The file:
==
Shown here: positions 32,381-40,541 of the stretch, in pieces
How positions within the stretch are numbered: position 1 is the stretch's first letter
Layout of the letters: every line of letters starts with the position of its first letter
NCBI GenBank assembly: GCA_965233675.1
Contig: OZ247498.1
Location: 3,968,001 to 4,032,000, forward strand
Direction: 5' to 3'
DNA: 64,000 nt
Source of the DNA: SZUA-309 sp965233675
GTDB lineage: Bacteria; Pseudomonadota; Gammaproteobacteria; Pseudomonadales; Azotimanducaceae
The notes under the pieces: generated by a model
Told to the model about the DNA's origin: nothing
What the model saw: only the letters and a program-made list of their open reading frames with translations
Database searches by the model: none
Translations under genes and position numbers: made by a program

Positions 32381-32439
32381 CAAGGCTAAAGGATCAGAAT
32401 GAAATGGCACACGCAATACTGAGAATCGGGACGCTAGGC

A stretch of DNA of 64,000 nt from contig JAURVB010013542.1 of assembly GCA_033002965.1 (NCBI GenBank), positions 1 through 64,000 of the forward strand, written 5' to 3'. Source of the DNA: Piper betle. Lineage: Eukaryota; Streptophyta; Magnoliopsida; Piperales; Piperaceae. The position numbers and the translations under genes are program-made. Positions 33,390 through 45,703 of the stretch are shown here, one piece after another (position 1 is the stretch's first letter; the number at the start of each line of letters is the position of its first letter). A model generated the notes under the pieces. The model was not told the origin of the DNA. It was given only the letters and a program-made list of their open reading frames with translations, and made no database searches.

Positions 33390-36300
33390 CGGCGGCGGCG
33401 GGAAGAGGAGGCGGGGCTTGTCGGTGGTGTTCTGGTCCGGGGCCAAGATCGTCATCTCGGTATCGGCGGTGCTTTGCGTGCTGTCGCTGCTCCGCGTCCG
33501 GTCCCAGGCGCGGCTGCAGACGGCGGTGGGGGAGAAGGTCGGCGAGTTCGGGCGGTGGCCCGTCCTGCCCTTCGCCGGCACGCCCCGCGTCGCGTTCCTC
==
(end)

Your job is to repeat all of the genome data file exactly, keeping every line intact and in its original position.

Shown here: positions 32,381-40,541 of the stretch, in pieces
How positions within the stretch are numbered: position 1 is the stretch's first letter
Layout of the letters: every line of letters starts with the position of its first letter
NCBI GenBank assembly: GCA_965233675.1
Contig: OZ247498.1
Location: 3,968,001 to 4,032,000, forward strand
Direction: 5' to 3'
DNA: 64,000 nt
Source of the DNA: SZUA-309 sp965233675
GTDB lineage: Bacteria; Pseudomonadota; Gammaproteobacteria; Pseudomonadales; Azotimanducaceae
The notes under the pieces: generated by a model
Told to the model about the DNA's origin: nothing
What the model saw: only the letters and a program-made list of their open reading frames with translations
Database searches by the model: none
Translations under genes and position numbers: made by a program

Positions 32381-32439
32381 CAAGGCTAAAGGATCAGAAT
32401 GAAATGGCACACGCAATACTGAGAATCGGGACGCTAGGC

A stretch of DNA of 64,000 nt from contig JAURVB010013542.1 of assembly GCA_033002965.1 (NCBI GenBank), positions 1 through 64,000 of the forward strand, written 5' to 3'. Source of the DNA: Piper betle. Lineage: Eukaryota; Streptophyta; Magnoliopsida; Piperales; Piperaceae. The position numbers and the translations under genes are program-made. Positions 33,390 through 45,703 of the stretch are shown here, one piece after another (position 1 is the stretch's first letter; the number at the start of each line of letters is the position of its first letter). A model generated the notes under the pieces. The model was not told the origin of the DNA. It was given only the letters and a program-made list of their open reading frames with translations, and made no database searches.

Positions 33390-36300
33390 CGGCGGCGGCG
33401 GGAAGAGGAGGCGGGGCTTGTCGGTGGTGTTCTGGTCCGGGGCCAAGATCGTCATCTCGGTATCGGCGGTGCTTTGCGTGCTGTCGCTGCTCCGCGTCCG
33501 GTCCCAGGCGCGGCTGCAGACGGCGGTGGGGGAGAAGGTCGGCGAGTTCGGGCGGTGGCCCGTCCTGCCCTTCGCCGGCACGCCCCGCGTCGCGTTCCTC